Very long is the answer, six months plus. I always fill the bottle with gas to expel the air as I think it helps.
    Regards Dave.

    An English Eye


  8. #28

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    Quote Originally Posted by JHannon
    I have been working with HC110 because the concentrate "syrup" seems to last a long time. I work in small batches, mixing the correct ratio for my tank size. A large quantity of working solution would go bad on me.

    I am interested in using Rodinal too. What kind of shelf life does the unmixed Rodinal have once the bottle is opened?

    Thanks, this is a very good thread!
    I have a partially used bottle of Agfa Rodinal that is 2 years old, black as sin, and still working fine. Others have reported useful activity at even longer times.

    One of the secrets of HC110 shelf life (talk to Gadget (Patrick) Gainer on this subject) is the use of a glycol solvent for the developing reagents. Gainer is currently investigating variations on a mixture of p-aminophenol, isoascorbate, triethanolamine and propylene glycol. It should have a very long shelf life, indeed.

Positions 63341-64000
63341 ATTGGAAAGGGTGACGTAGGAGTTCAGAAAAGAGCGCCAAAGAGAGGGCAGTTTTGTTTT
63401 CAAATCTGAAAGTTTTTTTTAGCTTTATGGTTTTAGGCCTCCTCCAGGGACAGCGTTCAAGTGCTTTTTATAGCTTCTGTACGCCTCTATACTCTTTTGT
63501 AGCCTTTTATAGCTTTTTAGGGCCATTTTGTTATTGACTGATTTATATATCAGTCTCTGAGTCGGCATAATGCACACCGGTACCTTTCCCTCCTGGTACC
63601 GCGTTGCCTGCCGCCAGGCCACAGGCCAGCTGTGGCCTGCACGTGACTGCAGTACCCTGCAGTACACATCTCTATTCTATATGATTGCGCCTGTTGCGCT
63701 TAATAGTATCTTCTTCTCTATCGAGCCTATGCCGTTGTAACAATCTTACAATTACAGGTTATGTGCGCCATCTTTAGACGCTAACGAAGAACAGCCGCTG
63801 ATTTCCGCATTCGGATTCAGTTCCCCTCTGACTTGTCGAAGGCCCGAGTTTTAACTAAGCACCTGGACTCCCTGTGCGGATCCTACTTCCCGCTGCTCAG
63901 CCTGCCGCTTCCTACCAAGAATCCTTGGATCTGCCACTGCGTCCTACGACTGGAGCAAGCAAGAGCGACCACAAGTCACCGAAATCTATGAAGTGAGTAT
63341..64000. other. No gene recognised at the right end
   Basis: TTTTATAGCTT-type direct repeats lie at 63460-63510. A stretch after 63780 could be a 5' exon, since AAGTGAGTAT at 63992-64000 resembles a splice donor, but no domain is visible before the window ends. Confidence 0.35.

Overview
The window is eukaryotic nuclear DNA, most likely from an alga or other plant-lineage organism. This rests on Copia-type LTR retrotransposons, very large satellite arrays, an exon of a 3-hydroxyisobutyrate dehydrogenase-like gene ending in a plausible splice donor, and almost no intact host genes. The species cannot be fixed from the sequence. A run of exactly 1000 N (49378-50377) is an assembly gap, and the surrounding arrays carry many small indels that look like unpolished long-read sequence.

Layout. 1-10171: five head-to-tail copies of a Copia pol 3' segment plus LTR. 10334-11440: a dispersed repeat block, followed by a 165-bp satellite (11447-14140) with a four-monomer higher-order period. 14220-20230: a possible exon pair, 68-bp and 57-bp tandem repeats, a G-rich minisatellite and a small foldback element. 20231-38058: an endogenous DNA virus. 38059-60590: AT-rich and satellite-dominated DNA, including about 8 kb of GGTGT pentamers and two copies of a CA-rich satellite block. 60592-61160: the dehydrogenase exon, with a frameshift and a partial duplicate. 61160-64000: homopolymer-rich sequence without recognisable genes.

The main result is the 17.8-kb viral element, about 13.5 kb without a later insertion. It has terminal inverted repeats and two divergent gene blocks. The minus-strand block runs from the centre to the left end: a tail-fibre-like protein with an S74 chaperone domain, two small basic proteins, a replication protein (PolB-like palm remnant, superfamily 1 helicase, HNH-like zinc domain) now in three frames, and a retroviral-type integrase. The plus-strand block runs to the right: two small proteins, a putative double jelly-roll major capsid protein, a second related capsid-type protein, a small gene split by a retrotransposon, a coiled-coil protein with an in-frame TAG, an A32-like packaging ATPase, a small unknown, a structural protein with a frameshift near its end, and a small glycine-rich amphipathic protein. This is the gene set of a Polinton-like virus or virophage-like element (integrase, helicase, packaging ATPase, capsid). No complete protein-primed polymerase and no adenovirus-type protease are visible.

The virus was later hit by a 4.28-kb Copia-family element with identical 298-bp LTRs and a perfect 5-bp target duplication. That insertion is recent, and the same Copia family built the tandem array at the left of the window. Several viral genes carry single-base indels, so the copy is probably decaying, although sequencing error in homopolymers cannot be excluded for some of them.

Tom Hoskinson
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  9. #29

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    Thanks Tom and Dave, I will have to try it.

    There is a store near me (Hunts Photo) that stocks it for now. They have been shrinking the B/W development/paper stuff and adding rows and rows of camera bags instead! (I can't figure that out) I guess there is more money in the camera bags...

  10. #30

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    Agfa Copex

    I recently tried ordering Rodinal from Adorama but the sticker shock of $35 shipping was too much. Instead got it from Photographers Formulary. Been using it on Efke 100, J&C 200 with good results.

    I've seen some mention on net of Rodinal with Agfa Copex (Gigabit) film. Anybody have dilutions, time & temp info for that combination?
    van Huyck Photo
    "Progress is only a direction, and it's often the wrong direction"